Sunright Tea, one of SoCal’s hottest bubble tea shops, is now allowing patrons to bring the experience home with them. Their new do-it-yourself boba milk tea kits, requiring nothing more than ‘just add water,’ provide all the ingredients for a group to embark on a customized boba experience anywhere, anytime.
Each brightly-colored kit includes six servings worth of milk tea powder, brown sugar, and chewy boba tapioca pearls, all individually packaged in single-sized portions, plus six wide boba straws. Preparation is simple: simply stir Sunright’s milk tea powder in a half a cup of warm water, then stir in brown sugar to taste. To customize further, based on whether you want a hot or cold boba drink, add a three-quarter cup of warm water or one cup of cold water over ice.
To add the boba, cut off one corner of each instant boba pack to ensure proper air flow, then microwave for 25 to 30 seconds. From there, add in and indulge.
Sunright Tea Studio prides themselves in sourcing quality ingredients and bringing great care each drink they serve. Their leaves are cultivated in mountaintop farms, where the plants soak in the essence of the sun and absorb the nourishment of the misty, evening rain. Farmers pick fresh leaves and carefully process them through rolling, roasting, and fermentation. The tea is then blended with other varietals based on origin, weather, and season, resulting in balanced and consistent flavor.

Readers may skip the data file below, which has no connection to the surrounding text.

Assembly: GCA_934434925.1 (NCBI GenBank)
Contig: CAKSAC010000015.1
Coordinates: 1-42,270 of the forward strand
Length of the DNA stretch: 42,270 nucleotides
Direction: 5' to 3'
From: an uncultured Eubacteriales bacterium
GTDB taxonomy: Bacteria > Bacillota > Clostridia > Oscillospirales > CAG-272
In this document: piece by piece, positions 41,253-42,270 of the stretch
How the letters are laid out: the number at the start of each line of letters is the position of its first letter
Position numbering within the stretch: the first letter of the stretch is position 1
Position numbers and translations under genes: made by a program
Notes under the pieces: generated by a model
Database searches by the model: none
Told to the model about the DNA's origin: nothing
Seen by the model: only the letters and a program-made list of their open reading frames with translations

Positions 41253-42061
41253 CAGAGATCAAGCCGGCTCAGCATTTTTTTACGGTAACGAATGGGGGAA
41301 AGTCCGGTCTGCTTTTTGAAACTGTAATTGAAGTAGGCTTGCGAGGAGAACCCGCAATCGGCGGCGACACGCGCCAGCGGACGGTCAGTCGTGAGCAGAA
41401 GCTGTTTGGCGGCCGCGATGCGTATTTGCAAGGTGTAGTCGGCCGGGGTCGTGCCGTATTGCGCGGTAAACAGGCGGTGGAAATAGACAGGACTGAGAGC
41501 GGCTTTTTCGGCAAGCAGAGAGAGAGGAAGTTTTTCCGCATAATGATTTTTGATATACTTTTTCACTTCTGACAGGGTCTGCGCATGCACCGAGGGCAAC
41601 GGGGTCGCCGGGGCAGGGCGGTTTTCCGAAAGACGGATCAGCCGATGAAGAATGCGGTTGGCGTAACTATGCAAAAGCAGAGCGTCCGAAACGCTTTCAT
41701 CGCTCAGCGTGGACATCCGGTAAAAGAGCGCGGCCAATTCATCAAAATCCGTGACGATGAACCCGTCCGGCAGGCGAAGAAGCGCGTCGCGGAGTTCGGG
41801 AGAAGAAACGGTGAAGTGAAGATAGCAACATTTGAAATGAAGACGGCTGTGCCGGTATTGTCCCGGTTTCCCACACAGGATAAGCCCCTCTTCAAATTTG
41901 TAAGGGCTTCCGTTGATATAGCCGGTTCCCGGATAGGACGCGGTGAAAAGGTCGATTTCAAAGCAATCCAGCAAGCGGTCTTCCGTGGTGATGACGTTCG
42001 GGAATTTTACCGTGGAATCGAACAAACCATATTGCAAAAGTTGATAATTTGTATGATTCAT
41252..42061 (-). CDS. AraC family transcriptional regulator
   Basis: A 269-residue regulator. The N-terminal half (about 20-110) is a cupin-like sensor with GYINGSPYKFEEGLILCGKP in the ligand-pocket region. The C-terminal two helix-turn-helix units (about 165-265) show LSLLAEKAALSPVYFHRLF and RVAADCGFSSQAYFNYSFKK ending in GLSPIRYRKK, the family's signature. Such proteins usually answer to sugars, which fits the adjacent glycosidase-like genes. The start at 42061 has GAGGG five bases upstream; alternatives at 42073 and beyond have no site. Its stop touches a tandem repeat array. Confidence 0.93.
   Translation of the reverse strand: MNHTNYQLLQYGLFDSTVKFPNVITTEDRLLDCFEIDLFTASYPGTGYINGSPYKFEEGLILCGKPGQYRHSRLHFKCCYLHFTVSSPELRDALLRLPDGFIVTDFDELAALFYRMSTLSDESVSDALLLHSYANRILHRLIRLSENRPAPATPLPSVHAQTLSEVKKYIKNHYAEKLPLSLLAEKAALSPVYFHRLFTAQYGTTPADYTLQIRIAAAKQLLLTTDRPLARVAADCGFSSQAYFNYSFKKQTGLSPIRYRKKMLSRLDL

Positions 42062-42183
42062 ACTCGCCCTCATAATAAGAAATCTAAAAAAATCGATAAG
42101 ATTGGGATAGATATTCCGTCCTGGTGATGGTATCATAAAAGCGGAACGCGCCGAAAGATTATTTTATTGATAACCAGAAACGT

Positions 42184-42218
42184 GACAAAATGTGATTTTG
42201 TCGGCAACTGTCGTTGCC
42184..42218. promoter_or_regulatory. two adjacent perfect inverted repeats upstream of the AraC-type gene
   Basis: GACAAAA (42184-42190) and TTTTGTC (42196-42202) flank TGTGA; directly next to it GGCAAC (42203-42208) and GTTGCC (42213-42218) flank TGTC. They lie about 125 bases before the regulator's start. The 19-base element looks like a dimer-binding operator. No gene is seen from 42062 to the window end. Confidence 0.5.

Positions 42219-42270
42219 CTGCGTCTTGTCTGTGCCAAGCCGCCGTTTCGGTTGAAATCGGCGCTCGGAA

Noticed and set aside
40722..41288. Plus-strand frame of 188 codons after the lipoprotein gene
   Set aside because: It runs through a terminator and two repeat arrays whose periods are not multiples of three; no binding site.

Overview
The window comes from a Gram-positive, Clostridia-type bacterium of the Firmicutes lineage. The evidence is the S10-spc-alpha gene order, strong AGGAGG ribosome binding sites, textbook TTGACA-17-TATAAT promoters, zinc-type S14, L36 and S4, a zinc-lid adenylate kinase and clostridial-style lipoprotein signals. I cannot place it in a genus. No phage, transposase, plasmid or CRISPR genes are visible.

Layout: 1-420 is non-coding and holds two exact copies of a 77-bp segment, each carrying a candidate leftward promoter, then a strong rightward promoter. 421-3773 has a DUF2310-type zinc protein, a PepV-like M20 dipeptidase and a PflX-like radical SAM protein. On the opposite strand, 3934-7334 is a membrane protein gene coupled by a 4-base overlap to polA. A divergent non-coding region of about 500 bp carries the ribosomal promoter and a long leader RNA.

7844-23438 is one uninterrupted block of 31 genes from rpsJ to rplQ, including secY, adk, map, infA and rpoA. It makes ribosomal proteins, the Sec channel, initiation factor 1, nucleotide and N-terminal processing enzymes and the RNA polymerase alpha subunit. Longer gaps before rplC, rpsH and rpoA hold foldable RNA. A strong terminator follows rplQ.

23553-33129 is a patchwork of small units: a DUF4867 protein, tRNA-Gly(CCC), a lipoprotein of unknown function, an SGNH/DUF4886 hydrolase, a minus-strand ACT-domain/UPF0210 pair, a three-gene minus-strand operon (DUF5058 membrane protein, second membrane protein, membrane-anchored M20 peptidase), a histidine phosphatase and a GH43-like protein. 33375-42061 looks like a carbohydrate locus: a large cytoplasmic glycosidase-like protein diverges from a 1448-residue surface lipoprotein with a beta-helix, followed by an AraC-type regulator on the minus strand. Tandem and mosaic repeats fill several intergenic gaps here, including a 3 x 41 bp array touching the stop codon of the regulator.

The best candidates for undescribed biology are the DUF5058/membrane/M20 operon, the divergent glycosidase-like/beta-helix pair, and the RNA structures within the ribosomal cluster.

And while their take-home milk tea boba kits should satisfy those seeking some off-premise indulgence, they’re also known for their stores’ fun ambiance that represents the free style of California. An extensive beverage menu features creations that integrate ceylon black tea, jasmine green tea, roasted oolong, and Four Seasons, a special oolong varietal. Each recipe is crafted for carefully-defined attributes of flavor and fragrance.
Sunright Tea Studio has locations all throughout Southern California, and recently opened their first Northern California location in Sunnyvale. Guests can order from each location directly or visit Sunright Tea Studio online at SNRTea.com
California Restaurant Foundation Provides $3,500 Grants and Year-Long Support Program to 300+ Independent Restaurants